The use of Apple’s location-tracking device appears to be the first time a federal law enforcement agency has used an AirTag as a surveillance tool, according to technology industry insiders familiar with the case.
The investigation began in May 2022 when U.S. border security agents intercepted a package from Shanghai, China that they deemed suspicious. One package contained a pill press—a tool for compacting powders into oral tablets—while the other was a shipment of pill dyes. Believing that the package might have been sent to illegal drug manufacturers, the border agents notified the DEA of their discovery, according to a search warrant obtained by Forbes.
After DEA investigators inspected the flagged shipments, they hid an Apple AirTag inside the pill press and then allowed the packages to continue to their intended destination. DEA agents then used location data sent by the Bluetooth-enabled device to track the movements of the pill press to its intended address and after it was delivered.
The DEA did not reveal why it chose to use an Apple AirTag instead of other surveillance technology available to the agency, which has vast federal resources at its disposal to conduct domestic and international illegal narcotics investigations. But in court documents, a federal agent noted that the “precise location information for the [pill press] will allow investigators to obtain evidence about where such individuals store drugs and/or drug proceeds, where they obtain controlled substances, and where else they distribute them,” according to the search warrant obtained by Forbes.
Brady Wilkins, a recently retired detective with the attorney general’s office in Arizona, told Forbes that the DEA may have been testing the AirTag due to previous failures in other types of tracking technology currently available to law enforcement agencies, including GPS devices, which “sometimes worked, sometimes didn’t.”
An AirTag “can be hidden easier and is less likely to be found by suspects,” Wilkins told Forbes. “Suspects are getting better at countersurveillance techniques,” he added, noting that subjects have discovered GPS trackers larger than Apple AirTags used in previous investigations. AirTags also appear to have more reliable connectivity than other tracking devices.
Apple debuted the AirTag in April 2021, marketing the quarter-sized location tracker as a way for consumers to find lost bags, devices or other personal property. The affordable technology, which can be purchased online for less than $30, has resulted in many consumers sharing success stories of found items or the ability to track property including luggage as they travel to their destinations. But the devices have also been used for other, sometimes criminal purposes, including by stalkers who have surreptitiously placed an AirTag with their victim’s personal belongings, enabling the target’s movements to be tracked from afar.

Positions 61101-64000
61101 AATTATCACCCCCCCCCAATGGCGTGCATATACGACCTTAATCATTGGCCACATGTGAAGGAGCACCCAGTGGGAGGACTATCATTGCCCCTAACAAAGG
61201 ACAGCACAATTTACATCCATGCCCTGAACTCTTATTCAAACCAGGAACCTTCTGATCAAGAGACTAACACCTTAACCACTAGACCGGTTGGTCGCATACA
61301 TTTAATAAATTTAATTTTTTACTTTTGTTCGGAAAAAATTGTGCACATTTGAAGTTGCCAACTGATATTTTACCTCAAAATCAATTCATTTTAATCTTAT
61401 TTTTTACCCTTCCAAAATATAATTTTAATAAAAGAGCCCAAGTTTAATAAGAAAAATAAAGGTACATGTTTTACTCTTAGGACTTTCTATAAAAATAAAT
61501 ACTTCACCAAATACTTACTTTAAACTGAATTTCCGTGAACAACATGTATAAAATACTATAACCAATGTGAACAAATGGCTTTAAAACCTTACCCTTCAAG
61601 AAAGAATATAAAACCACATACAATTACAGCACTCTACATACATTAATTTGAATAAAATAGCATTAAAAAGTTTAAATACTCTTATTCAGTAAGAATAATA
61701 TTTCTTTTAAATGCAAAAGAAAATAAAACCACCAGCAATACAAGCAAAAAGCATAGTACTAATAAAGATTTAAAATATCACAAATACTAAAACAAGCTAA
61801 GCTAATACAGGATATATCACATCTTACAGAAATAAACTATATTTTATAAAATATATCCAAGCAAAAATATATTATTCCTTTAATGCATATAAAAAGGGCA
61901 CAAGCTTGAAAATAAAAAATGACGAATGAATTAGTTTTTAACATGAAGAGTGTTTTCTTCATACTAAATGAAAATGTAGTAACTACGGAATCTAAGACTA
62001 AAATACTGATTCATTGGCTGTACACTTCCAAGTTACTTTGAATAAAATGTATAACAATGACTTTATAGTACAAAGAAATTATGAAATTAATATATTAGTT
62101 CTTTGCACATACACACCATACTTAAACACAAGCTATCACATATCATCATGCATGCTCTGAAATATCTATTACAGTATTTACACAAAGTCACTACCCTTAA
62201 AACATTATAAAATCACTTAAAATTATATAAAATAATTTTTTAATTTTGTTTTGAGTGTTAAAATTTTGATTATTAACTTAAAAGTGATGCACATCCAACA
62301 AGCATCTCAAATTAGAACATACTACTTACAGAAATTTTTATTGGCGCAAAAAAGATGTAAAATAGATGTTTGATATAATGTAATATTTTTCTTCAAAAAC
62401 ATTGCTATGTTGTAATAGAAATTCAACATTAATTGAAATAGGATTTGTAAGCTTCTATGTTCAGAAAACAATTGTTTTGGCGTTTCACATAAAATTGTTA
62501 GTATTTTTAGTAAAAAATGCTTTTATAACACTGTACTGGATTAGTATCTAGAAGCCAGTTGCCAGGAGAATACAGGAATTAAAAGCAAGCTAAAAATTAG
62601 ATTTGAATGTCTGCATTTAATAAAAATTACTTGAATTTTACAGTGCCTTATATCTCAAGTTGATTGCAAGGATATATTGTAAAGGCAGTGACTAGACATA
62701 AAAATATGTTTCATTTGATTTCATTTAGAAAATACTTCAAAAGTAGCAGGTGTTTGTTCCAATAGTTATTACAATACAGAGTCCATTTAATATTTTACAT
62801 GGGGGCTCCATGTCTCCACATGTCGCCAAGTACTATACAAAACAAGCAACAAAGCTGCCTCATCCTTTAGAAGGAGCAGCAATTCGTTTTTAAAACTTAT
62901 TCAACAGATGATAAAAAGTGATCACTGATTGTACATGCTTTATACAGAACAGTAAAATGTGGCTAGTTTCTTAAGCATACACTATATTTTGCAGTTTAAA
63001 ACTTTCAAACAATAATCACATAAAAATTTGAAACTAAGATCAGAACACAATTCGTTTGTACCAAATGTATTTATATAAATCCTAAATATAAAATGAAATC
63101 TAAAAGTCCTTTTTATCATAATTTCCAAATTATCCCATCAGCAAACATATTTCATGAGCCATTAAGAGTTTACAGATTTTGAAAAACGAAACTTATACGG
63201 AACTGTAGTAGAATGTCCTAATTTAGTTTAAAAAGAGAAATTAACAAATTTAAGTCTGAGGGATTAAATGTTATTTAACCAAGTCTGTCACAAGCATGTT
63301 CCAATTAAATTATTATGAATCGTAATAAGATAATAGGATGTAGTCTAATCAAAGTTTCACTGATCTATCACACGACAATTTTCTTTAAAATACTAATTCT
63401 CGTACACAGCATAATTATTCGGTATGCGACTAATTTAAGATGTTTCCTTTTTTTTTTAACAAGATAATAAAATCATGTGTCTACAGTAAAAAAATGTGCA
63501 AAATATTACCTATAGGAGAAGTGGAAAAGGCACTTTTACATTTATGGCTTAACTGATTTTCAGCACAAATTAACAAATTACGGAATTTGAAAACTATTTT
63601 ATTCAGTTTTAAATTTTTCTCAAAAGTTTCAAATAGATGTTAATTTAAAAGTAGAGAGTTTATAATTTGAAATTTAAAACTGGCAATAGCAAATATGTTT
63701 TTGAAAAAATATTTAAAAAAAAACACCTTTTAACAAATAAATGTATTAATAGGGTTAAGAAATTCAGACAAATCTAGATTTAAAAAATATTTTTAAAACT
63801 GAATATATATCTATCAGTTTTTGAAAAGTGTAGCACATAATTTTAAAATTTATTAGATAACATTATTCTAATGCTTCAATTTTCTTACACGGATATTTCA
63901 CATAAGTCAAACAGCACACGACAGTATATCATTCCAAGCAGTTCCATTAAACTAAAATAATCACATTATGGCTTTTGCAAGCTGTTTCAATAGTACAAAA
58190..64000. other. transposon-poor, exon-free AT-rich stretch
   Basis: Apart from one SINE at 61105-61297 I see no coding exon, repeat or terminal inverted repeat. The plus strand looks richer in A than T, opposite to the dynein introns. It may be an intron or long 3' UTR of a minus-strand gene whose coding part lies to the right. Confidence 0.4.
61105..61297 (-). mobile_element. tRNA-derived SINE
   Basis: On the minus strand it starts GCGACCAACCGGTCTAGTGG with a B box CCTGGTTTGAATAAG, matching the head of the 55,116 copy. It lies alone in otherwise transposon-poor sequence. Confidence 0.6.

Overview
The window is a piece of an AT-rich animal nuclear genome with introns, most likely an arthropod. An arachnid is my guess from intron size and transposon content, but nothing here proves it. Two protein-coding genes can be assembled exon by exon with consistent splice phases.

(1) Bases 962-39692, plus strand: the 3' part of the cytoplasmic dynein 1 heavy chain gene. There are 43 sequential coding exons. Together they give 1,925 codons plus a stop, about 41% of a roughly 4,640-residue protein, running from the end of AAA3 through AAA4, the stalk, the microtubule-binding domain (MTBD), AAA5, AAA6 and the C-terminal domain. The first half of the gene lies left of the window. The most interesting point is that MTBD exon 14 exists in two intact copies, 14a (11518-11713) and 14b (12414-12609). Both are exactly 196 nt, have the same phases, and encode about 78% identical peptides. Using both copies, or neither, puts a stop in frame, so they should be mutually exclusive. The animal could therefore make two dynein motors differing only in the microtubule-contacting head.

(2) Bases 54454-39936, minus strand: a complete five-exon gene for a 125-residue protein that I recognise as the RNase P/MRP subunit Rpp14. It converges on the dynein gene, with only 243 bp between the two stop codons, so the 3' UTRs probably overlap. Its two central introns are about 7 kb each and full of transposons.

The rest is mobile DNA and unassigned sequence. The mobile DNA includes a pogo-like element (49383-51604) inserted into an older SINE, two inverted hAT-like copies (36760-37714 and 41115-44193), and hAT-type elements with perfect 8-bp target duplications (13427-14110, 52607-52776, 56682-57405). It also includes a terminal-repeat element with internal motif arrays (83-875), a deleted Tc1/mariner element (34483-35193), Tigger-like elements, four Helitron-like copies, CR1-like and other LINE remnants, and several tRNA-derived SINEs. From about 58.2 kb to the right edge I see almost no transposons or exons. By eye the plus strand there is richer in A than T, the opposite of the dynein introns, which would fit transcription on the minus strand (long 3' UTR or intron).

After news of unintended uses of AirTags made news, Apple added measures to help prevent their clandestine use. The tech giant released an update for iPhones that allow them to notify the user if an unknown AirTag is detected on their person. AirTags also sound an alert when they are not in the proximity of their owner for an extended period of time.
The measures taken by Apple to make AirTags difficult to use secretly make them an unlikely surveillance tool for law enforcement agencies eager to remain undetected while conducting investigations. But Jerome Greco, a supervising attorney at the Legal Aid Society, said that if a surveillance or investigative tactic is technologically feasible, “we should always assume that the police are going to take advantage of it.”
“AirTags and competing products continue to raise concern because of the ease of their ability to be abused and the potential significant consequences of those abuses,” Greco told Forbes. “The DEA investigation is another extension of AirTags being used for purposes that were presumably unintended by Apple.”
It is not clear how valuable the AirTag was to the DEA’s investigation. The search warrant allowed the agency to track the package containing the pill press for 45 days throughout the District of Massachusetts, the intended destination of the package, and through any other state in the U.S. Court records show that the recipient of the package was not charged with any crime in federal court. The Department of Justice confirmed to Forbes that the suspect has been charged in state court.
The DEA and Apple did not respond to requests for more information about the investigation.
A.J. Herrington is a San Diego-based freelance writer covering cannabis news, business, and culture.